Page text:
Despite the real season not going ahead as originally planned, fans are still getting a brand new WRC rally racing game this month. We check out WRC 9, developed by Kylotonn.
While nine seems like a high number in any franchise, this is actually the 16th game in the WRC series of racing games, with the series ‘rebooting’ their numbering scheme when Milestone took over ten years ago. Five years ago, Kylotonn took the reins, and this is their fifth entry into the franchise already. Though it’s a slightly subjective opinion, we feel that they’ve been getting consistently better, so we were eager to try WRC 9 as well.
As expected, WRC 9 builds on the foundations of last year’s game, and the heavily expanded career mode returns. Allowing you to build a career and rise through the ranks of the various WRC divisions until you reach the top tier and fight for the title, it’s a solid implementation of a career mode that is bound to hold your attention for many hours. This is, at least in part, thanks to the little side objectives and extra challenges you get, although some seem nonsensical in the sense that they only seem to exist for the sake of offering you an objective. Why would I refrain from using certain types of equipment if it wasn’t for the objective you just gave me. In an otherwise fairly realistic depiction of racing and team management, these can seem silly. From that perspective, being confronted with challenging weather conditions is far more interesting and feels like a more natural fit to the campaign.
Audiovisually, building on the foundations of last year’s game means that things aren’t strikingly different this time around, but my guess is that we won’t see big leaps forward in this area until we get a new console generation – optimizations for which should be coming to WRC 9 as well. For now, there are subtle improvements, which are more or less noticeable depending on which track and which conditions you pick. Some tracks are pretty bare, while others have some new detail in their scenery but unless you see the games side by side you won’t notice a big leap. One exception, however, is racing at sunrise – which looks absolutely gorgeous no matter which track you’re on.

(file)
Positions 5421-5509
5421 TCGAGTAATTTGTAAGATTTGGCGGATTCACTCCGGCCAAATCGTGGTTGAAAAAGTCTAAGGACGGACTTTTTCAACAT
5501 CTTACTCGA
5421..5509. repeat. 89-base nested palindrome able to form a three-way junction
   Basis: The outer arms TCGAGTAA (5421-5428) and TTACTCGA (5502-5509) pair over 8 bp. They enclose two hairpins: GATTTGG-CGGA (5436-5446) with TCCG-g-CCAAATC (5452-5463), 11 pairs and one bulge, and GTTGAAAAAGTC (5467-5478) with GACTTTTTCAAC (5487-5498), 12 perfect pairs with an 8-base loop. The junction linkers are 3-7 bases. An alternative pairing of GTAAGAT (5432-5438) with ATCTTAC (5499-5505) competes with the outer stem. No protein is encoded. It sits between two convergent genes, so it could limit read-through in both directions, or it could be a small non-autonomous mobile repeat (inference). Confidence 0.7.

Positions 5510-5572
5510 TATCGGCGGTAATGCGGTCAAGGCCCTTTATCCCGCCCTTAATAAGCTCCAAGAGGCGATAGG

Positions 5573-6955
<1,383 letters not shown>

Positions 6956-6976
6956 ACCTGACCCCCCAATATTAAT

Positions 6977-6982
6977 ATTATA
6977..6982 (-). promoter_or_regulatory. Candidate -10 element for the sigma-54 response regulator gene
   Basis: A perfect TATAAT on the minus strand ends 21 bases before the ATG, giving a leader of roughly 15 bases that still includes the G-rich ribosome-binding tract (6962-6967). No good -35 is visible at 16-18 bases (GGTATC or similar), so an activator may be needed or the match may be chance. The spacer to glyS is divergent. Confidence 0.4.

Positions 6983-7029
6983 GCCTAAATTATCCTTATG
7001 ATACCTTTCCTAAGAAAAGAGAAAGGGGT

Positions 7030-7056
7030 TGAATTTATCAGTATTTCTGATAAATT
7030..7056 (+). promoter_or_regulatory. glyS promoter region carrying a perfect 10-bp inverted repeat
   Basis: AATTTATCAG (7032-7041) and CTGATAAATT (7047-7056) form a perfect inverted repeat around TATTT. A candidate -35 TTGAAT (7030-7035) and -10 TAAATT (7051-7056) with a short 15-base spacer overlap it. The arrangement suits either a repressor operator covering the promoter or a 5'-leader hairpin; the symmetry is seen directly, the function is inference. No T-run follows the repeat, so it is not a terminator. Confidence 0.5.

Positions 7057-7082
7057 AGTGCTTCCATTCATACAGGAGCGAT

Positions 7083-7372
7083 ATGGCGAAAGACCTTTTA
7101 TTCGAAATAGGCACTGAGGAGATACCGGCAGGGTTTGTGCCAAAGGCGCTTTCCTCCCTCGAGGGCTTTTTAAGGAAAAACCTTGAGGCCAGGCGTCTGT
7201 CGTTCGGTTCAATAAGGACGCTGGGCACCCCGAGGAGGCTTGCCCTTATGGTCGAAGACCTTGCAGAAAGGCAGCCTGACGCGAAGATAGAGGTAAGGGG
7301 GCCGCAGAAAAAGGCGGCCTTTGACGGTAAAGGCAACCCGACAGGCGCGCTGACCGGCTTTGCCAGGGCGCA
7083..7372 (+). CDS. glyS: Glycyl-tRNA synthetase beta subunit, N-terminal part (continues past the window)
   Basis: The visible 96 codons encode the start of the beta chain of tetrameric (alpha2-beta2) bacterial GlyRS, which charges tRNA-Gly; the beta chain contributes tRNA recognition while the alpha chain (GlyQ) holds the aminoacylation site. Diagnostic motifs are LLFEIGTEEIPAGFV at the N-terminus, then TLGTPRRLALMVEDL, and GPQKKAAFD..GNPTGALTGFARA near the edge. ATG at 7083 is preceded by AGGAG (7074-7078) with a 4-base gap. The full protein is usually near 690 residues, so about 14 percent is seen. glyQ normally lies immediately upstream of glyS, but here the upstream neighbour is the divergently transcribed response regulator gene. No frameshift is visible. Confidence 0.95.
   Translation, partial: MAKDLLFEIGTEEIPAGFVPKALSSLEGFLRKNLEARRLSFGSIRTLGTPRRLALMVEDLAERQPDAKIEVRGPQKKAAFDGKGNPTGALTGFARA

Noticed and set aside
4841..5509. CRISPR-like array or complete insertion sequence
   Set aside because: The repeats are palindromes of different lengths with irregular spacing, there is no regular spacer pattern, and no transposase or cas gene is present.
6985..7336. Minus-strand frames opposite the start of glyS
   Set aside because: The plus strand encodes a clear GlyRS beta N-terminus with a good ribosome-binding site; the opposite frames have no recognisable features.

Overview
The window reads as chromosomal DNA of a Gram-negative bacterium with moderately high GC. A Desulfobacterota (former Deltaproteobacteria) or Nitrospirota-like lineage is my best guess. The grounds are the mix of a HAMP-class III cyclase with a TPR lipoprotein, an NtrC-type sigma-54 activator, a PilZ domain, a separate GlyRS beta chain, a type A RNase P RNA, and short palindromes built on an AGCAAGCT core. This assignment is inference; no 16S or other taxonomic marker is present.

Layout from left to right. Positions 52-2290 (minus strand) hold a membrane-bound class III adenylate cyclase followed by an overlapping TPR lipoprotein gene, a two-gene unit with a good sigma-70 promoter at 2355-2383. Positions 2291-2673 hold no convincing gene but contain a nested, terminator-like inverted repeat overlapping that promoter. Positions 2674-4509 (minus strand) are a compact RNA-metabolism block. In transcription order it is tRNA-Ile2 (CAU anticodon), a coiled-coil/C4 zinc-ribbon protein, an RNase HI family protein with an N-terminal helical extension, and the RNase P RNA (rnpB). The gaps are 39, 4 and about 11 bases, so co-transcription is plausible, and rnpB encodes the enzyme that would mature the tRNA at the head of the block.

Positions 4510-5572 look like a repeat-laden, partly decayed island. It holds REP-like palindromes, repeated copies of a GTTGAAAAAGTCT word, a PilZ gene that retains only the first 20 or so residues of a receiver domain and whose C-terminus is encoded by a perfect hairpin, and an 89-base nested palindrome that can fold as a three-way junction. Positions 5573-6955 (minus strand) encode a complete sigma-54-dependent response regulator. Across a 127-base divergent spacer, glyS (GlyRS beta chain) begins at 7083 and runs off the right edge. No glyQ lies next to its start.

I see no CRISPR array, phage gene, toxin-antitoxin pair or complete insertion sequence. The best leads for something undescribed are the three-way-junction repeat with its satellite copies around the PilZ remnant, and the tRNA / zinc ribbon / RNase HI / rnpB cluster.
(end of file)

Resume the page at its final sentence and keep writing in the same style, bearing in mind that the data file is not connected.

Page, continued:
The big leap forward this year is in how the cars handle, which now feels much closer to the industry-leading Dirt Rally and less arcade-like than previous Kylotonn WRC games did. You’ll notice big differences in power and weight when you switch between classes in the career mode, and the experience works very well using a standard gamepad as well – though the game also supports steering wheels.
Because of the pandemic-influenced season, the roster of tracks isn’t entirely accurate, but this is something that’s easy to forgive when taking global affairs into account. You still get all the drivers and cars and a multitude of classes though, and new locations in Japan, Kenya and New Zealand have been included as well. Also new is the Clubs mode, which lets players set up the parameters for their own mini-championship – which can then be shared with others online. As such, WRC 9 takes another step forward in the online department.
There are a few technical issues in the release build of the game though, including scenery elements that are out of place and a AI skill level that feels inconsistent. Luckily there’s room for these things to be addressed post-release, because the developer has already indicated that we’ll be seeing new content and features in the coming weeks and months. Another slight improvement then, and we can’t wait and see what next year’s version is like.